Author: Josephine Waggoner, edited by Emily Levine.

Title: "Witness, A Hunkpapha’s Strong-Heart Song of the Lakotas."

Publisher: University of Nebraska Press 2013. 492 pages of text, 20 pages of color photos with black and white photos throughout.

Josephine Waggoner was born in 1871 and died in 1943. Her mother was a Lakota Indian and her father was a white man. Her father, Charles McCarthy, was the third of her mother’s six husbands.

As sheriff of Burleigh County, Dakota Territory, he was drowned in the Missouri River while pursuing a criminal. With a livery and feed business he was fairly well to do, but his estate was probated with nothing going to his widow and child. After living near Bismarck, Josephine’s mother went back to the Standing Rock Reservation where Josephine grew up.

In 1881 at age 10 she was sent to the Hampton Normal and Agricultural School in Virginia, ultimately returning to the Standing Rock Reservation in 1888. In 1889 she married John Franklin Waggoner, who was a soldier, and she remained on the reservation for most of her life, except for their time in the Old Soldiers’ Home at Hot Springs, S.D., “in their old age.”

Waggoner wanted to preserve the stories of her people which she learned and experienced going through “the most turbulent times of our nation.” She wrote the stories she had been told, she wrote about what she experienced, and she wrote about many of the chiefs. Regrettably none of what she wrote was edited or published in her lifetime, although several attempts were made to do so.

In an Afterword of 23 pages, editor Emily Levine describes the several starts and stops involving Waggoner’s manuscripts, and the efforts of some of her heirs to preserve these manuscripts. Levine has done an excellent job in editing the many pieces of Waggoner’s writings which she has annotated with extensive notes. Although “Witness” is a collection of stories Waggoner wrote, it is also a testament to Levine’s skill and editorial judgment.

What is most striking about Waggoner’s writing is the fact she lived through and experienced first-hand what she writes about, including the final bringing onto reservations of the Indian people – what she calls The Surrender; with her mother she went to be with Sitting Bull’s band on the Powder River in 1875; she heard the reports of the battle at the Little Big Horn in 1876 before word of the battle reached Bismarck and Fort Lincoln; she knew her grandmother fled with Sitting Bull to Canada to return in 1881; she knew Sitting Bull, and she wrote letters and interpreted for him; she knew what went on when Sitting Bull was killed in 1890 and she knew people who were with him and who were in the Indian Police; she knew about the Ghost Dance and its promise of a new Messiah; she knew about the Wounded Knee massacre and many of the people killed or wounded on both sides; she knew first hand of the reservation system of distributing food to the various bands and sub-bands; she knew many of the chiefs, and she knew of the tribes which made up the Sioux nation; she knew the teller of the old stories.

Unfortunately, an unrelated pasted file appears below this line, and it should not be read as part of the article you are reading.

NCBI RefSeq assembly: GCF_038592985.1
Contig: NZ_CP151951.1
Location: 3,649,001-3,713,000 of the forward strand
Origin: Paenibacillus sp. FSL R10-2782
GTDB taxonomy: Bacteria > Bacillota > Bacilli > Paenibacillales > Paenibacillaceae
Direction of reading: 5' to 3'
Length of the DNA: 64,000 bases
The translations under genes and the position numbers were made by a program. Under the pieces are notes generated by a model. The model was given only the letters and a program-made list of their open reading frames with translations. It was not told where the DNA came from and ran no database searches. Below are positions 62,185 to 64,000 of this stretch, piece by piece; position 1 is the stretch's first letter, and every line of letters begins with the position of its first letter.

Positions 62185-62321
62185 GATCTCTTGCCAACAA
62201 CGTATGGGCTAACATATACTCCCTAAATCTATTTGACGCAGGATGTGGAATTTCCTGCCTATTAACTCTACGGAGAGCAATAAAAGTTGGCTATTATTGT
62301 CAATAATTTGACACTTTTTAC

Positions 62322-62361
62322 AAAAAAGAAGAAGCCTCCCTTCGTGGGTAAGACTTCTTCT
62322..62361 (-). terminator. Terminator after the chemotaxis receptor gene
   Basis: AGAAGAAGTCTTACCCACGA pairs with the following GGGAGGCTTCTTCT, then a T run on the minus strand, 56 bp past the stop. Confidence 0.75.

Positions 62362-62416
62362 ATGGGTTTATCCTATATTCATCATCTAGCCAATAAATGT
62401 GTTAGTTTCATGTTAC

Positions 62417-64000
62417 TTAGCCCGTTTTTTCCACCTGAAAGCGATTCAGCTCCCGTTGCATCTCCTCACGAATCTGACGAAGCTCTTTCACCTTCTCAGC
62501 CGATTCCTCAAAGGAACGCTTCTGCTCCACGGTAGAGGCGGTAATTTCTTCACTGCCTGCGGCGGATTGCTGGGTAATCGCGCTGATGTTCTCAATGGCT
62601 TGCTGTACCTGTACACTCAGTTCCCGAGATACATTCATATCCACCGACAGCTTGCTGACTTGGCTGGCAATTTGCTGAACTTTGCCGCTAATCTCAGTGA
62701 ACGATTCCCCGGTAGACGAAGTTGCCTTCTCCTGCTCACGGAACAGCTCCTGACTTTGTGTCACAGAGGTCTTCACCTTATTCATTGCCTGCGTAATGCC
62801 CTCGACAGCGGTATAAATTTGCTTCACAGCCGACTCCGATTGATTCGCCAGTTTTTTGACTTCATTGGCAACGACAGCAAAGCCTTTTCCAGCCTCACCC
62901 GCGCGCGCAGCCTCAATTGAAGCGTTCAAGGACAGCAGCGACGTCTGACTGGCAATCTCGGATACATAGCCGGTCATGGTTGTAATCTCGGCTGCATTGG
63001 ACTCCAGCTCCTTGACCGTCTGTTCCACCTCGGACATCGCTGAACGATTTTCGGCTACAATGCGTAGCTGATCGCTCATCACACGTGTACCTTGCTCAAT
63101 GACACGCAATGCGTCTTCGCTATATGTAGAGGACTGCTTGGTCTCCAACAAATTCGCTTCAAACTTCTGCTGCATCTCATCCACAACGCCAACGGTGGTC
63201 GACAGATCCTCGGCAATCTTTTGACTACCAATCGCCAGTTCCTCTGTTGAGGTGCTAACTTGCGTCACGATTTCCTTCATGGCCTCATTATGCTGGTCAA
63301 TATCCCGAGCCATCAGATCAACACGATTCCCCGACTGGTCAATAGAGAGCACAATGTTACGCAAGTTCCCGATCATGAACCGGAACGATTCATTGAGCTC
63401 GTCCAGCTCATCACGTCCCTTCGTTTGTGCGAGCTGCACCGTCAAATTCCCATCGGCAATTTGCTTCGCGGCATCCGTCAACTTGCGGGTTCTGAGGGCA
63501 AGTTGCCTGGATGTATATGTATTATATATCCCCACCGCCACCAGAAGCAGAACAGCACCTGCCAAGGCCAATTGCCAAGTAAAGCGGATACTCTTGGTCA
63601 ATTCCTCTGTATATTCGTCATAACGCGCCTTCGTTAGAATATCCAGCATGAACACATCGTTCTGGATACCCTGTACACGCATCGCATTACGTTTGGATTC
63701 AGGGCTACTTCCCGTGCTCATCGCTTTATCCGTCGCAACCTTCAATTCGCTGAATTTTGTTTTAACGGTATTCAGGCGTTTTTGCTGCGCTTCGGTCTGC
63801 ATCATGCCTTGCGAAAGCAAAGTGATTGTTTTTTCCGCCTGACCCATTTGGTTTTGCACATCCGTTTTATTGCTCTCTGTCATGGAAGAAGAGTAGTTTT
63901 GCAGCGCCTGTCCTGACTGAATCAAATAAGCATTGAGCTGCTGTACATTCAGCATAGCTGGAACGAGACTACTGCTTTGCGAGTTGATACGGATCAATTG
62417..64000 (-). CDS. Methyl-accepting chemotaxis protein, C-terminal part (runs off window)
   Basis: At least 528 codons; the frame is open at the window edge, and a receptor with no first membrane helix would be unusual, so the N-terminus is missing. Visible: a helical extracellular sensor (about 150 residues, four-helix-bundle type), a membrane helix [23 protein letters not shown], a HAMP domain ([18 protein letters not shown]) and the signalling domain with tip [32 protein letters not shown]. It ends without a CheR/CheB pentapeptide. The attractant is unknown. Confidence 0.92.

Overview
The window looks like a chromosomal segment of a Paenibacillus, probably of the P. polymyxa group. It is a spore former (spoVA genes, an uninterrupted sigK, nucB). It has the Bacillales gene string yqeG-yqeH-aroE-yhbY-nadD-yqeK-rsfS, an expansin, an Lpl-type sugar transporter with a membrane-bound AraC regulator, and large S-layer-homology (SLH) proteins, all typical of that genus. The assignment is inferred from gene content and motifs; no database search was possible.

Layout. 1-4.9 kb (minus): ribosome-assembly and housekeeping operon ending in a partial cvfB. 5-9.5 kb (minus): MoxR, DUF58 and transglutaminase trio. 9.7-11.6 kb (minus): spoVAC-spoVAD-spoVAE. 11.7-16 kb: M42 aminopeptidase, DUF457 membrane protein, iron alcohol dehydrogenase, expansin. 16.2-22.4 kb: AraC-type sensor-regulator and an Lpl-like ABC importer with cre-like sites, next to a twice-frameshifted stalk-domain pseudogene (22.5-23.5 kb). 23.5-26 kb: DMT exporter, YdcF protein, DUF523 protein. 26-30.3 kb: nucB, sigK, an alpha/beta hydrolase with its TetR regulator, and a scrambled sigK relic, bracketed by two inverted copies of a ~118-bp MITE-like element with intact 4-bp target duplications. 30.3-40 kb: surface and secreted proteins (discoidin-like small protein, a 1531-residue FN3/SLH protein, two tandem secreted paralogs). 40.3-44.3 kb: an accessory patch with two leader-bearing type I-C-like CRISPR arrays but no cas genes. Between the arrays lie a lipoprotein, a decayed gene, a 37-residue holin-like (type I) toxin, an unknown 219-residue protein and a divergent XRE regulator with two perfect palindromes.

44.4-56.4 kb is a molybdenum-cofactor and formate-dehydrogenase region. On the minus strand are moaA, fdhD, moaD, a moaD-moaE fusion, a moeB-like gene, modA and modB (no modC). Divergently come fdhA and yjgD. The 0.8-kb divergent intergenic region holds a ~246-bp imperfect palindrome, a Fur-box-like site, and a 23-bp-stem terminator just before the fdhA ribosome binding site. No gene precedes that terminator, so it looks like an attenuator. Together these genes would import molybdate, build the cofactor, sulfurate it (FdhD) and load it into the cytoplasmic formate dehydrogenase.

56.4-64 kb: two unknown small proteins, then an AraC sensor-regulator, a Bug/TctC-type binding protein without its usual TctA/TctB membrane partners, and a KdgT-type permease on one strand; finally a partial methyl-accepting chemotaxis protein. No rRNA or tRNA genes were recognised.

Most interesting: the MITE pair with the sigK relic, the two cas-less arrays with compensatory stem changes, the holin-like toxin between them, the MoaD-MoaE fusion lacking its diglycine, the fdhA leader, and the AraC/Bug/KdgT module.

“Witness” is the dispatches of an on scene reporter which have finally surfaced after more than 100 years.

"Witness" is not an easy read. Waggoner is often repetitive, sometimes on the same page. It is a physically large and heavy book well illustrated with many photos, including most of the chiefs she describes. It is a valuable first person account of a significant part of our history. The fact she knew and helped Sitting Bull, and could write about him from her direct observations, as well as other chiefs, makes this a remarkable history and biography. Waggoner led a hard, but truly remarkable life. Her gift to her people and to us is the fact she wrote it all down.

Bob Wefald is a retired North Dakota State District Court judge. Wefald became a lawyer in 1970. His career included serving a year as a law clerk, four years as attorney general, more than 23 years in private practice in Bismarck and 12 years as a judge. He served as an officer in the Navy for three years of active duty plus 24 years in the Navy Reserve.

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